Lincoln Square erupted with shouts and whistles last Wednesday, Dec. 12, when local workers rallied outside 150 Columbus Ave. to protest what they believe are unfair working conditions for employees of the building, also known as 1 Lincoln Square.
“What do we want? Contract! When do we want it? Now!” chanted the workers, banging on scaffolding and clapping along. “People united will never be defeated! People united will never be defeated!”
The rally, staged by Service Employees International Union’s 32BJ chapter, was held to help 1 Lincoln Square’s 18 building workers unionize. According to the workers, their requests to join 32BJ have been shot down by the building’s condo board, which they claim is providing them with benefits and advancement opportunities inferior to what they would get from the union.
“I’m getting older,” said one worker, Terrence McGovern, head concierge who has worked in the building for 16 years. “I’ve got my own family. My kids are growing up. I need to provide.”
According to Joe Eisman, residential organizing coordinator at 32BJ, an employee who has worked in 1 Lincoln Square for as long as McGovern could afford to retire for less than a year with the building’s current benefits package. The building also provides no access to citywide training programs for trades like plumbing and carpentry—courses that cost up to $20,000 if paid for out of pocket—which allow workers to move forward in their careers.
To become part of a union, workers must demonstrate to their employer that a majority wants to join, then the employer must recognize the union and negotiate a contract. Employees at 1 Lincoln Square said that their problem is recognition: The building’s condo board refuses to listen to their requests.
“When I was on the board, it was important for us to make sure that the guys were on par with the union or better than the union,” said Joyce Silver, a longtime resident of the building who served as the board’s president 10 years ago. “That was our mandate—to make sure that the guys were happy.” Silver came out to the protest to tell the workers that she supported them. According to her, their paltry benefits were the result of the current board’s neglect.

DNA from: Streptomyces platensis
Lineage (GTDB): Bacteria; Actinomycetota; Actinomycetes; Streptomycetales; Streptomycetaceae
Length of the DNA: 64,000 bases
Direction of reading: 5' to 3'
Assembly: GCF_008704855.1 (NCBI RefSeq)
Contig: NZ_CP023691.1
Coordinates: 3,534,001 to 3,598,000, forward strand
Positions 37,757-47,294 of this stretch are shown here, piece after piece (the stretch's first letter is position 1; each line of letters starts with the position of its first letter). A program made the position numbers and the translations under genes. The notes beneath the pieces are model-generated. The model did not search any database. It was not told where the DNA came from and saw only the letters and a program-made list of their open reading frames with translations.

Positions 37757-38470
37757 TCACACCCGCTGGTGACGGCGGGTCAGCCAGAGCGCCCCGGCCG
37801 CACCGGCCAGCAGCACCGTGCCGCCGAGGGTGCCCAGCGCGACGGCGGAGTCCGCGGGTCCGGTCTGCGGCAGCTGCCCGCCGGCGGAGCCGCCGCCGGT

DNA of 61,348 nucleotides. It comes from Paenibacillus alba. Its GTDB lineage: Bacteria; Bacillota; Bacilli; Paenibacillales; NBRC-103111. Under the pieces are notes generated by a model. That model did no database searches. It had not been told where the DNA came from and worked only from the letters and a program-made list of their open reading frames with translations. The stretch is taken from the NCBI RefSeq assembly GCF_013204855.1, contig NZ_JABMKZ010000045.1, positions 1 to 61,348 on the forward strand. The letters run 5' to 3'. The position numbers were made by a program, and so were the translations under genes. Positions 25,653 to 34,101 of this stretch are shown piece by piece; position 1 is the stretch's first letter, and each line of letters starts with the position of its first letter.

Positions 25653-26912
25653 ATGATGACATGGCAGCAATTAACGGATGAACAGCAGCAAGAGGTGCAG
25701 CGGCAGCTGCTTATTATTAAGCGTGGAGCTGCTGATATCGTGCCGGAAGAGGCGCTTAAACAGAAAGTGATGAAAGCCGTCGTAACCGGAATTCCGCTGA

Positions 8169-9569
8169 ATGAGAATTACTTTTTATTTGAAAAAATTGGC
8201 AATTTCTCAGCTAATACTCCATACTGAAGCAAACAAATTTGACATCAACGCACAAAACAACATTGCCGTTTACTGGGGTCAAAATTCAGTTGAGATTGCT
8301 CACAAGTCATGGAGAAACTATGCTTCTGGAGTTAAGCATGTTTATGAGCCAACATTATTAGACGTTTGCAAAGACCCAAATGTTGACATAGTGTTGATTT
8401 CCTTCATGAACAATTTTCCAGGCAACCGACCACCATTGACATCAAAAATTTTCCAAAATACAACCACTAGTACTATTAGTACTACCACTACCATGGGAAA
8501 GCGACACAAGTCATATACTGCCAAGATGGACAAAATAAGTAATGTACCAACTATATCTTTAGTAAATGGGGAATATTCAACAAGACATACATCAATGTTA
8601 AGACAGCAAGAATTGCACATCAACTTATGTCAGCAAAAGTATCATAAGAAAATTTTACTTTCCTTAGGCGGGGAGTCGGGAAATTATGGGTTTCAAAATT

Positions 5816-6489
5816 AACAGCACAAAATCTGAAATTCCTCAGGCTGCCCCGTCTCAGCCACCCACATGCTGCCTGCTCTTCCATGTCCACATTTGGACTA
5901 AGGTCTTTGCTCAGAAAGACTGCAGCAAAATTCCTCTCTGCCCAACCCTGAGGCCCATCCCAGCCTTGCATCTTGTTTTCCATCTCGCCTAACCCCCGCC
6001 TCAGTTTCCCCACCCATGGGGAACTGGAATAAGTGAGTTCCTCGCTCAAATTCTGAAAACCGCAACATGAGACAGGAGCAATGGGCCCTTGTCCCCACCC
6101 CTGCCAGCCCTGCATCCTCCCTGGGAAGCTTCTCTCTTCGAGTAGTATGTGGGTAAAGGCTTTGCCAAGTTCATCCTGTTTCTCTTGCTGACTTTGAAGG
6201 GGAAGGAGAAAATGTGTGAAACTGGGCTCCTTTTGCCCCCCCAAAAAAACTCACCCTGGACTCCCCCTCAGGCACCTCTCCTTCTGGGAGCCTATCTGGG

Heather Albert, another resident at the rally (and the wife of famous sportscaster Marv Albert), agreed. “They’re cheap,” she said of the board, and called its members “a five-member dictatorship.”
“We’re really never given any information about what’s going on this building,” she added. “They’re saying this is the way we’re doing it and that’s it.”
She assured the workers that the residents were on their side. “You guys have always been here for us,” she said, “and we want to be here for you.”
McGovern and a fellow worker, doorman Nelson Arias, affirmed the workers’ good relationship with the building’s residents, and agreed that their problems seemed to come from the current board.
“If we ever had a problem back then, we always went to the board and they helped us out,”
McGovern said. “But now they’ve become more management focused and now it has totally turned. Before, they’d sit down and talk to you, and it’d be an amicable solution. Now it’s turned into either take it or leave it.”
He noted that the board worried that unionizing would create a wedge between workers and residents, but ironically it was the board itself that kept them apart. “We’re professionals. I’ve been doing this for 16 years. If I become union, it’s not going to stop me from doing my job,” he said. “I know my responsibilities and my duties, and I’ll still go above and beyond the call of duty to help all the residents out.”
The board, via a Cooper Square Realty spokesperson, could not be reached, and did not respond to requests for comments on the rally. Silver and Albert are both running for positions on the board in the next election, which will be held in January.
“This is a West Side moment,” said City Councilmember Gale Brewer, who showed up to support the workers and 32BJ. “People walk down their street and they see big tall buildings and they don’t understand that there are people in them that care deeply about the neighborhood, workers’ rights, not just about themselves.”
For residents to show up to the rally and voice their support, she said, was “very special, very wonderful.”
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